Postmasters fear for network viability without financial intervention
Minister Eamon Ryan said it is a “longstanding government policy” that postal services will not be directly subsidised by the government
23 March 2021
Following a decision by government to rule out a public service obligation subsidy to help sustain the Post Office network, postmasters have said they are facing severe financial difficulty.
The Irish Examiner reports that Communications Minister Eamon Ryan has said there are “no proposals” to introduce a government-funded subsidy.
However, Irish Postmasters’ Union general secretary Ned O’Hara said a government financial intervention must be in place by June to keep post offices open and to retain local banking in communities.
“The question is who will provide financial services to communities, such as those where Bank of Ireland branches are to close, if post offices do not get government support in time?” O’Hara asked.
Previously, a report commissioned from business advisers Grant Thornton, and published last September, cautioned that ‘unrestrained post office closures’ could occur after June 2021. Grant Thorton’s analysis recommended an annual public service obligation of €17m, which it described as value for money for the State.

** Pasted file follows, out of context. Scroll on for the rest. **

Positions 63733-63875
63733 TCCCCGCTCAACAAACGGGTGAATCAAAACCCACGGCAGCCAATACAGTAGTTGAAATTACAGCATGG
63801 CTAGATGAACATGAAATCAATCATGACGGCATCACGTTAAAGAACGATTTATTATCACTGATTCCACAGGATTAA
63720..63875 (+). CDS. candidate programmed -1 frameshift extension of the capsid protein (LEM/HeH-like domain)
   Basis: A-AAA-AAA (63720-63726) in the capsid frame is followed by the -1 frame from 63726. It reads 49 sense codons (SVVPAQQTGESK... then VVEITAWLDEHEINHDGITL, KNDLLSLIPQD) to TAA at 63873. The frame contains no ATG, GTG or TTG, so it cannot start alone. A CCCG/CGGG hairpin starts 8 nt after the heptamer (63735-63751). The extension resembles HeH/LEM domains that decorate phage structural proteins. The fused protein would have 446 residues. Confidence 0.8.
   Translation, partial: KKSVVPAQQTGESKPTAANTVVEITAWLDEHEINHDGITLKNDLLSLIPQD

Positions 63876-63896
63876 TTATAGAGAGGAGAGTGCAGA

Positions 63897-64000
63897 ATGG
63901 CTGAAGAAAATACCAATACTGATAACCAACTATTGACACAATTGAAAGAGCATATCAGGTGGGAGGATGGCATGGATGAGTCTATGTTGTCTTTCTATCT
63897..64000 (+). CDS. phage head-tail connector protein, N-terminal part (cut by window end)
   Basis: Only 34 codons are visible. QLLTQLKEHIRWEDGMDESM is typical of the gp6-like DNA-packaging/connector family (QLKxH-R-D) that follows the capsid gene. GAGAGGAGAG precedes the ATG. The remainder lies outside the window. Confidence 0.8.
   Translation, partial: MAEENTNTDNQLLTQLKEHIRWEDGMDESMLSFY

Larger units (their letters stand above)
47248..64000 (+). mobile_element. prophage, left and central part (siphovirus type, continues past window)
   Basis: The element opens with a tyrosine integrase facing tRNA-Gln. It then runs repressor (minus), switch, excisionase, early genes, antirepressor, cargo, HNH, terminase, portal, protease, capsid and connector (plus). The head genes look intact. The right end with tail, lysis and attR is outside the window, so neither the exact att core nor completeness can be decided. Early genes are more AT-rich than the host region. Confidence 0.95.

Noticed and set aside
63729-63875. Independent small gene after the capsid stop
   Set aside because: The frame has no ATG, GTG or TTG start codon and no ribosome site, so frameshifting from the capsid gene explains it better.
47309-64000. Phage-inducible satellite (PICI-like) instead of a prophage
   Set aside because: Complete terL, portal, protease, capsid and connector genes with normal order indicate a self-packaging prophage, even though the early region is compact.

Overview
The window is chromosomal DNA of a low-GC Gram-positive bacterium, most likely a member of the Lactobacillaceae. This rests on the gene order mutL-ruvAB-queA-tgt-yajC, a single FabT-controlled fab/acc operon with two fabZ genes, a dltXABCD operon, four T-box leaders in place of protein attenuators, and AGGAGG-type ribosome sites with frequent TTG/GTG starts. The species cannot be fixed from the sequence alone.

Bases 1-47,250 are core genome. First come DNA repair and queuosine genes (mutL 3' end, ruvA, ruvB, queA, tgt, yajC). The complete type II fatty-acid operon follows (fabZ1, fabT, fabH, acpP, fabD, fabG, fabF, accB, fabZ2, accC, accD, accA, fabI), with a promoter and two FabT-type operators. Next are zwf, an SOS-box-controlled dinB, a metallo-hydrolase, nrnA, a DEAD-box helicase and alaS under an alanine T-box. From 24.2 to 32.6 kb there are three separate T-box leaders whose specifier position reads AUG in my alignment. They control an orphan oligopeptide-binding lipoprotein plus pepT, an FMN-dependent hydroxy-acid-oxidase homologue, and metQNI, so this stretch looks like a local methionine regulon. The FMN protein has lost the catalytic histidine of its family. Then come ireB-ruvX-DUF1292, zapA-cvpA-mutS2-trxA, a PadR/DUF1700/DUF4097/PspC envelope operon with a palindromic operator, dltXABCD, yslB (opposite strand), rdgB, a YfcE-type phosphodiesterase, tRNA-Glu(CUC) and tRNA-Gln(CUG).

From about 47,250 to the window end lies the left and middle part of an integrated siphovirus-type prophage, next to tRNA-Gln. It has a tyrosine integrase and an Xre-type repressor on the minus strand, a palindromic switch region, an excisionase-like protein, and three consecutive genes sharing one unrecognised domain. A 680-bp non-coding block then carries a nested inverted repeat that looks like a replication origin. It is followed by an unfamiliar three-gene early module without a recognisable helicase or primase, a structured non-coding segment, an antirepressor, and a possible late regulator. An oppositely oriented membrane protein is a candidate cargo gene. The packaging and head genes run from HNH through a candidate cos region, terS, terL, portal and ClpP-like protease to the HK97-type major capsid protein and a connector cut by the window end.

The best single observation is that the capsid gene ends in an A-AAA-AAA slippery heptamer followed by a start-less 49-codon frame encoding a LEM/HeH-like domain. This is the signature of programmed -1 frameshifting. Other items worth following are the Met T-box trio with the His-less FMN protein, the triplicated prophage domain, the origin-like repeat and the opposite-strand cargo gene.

However, Minister Ryan said it is a “longstanding government policy” that postal services will not be directly subsidised by the government, in response to a parliamentary question from Fianna Fáil’s Cathal Crowe, Nevertheless, he added that the government remains fully committed to a sustainable post office network as a key component of the economic and social infrastructure in both rural and urban areas.
At a recent Oireachtas Committee on Transport and Communications Networks, the Irish Postmasters’ Union highlighted the difficulties facing the Post Office network. It recommended “that an annual government retainer payment be put in place from this summer with a commitment among all parties — government, An Post and postmasters — to expand the range of services provided as much as possible and urgently,” according to Ned O’Hara.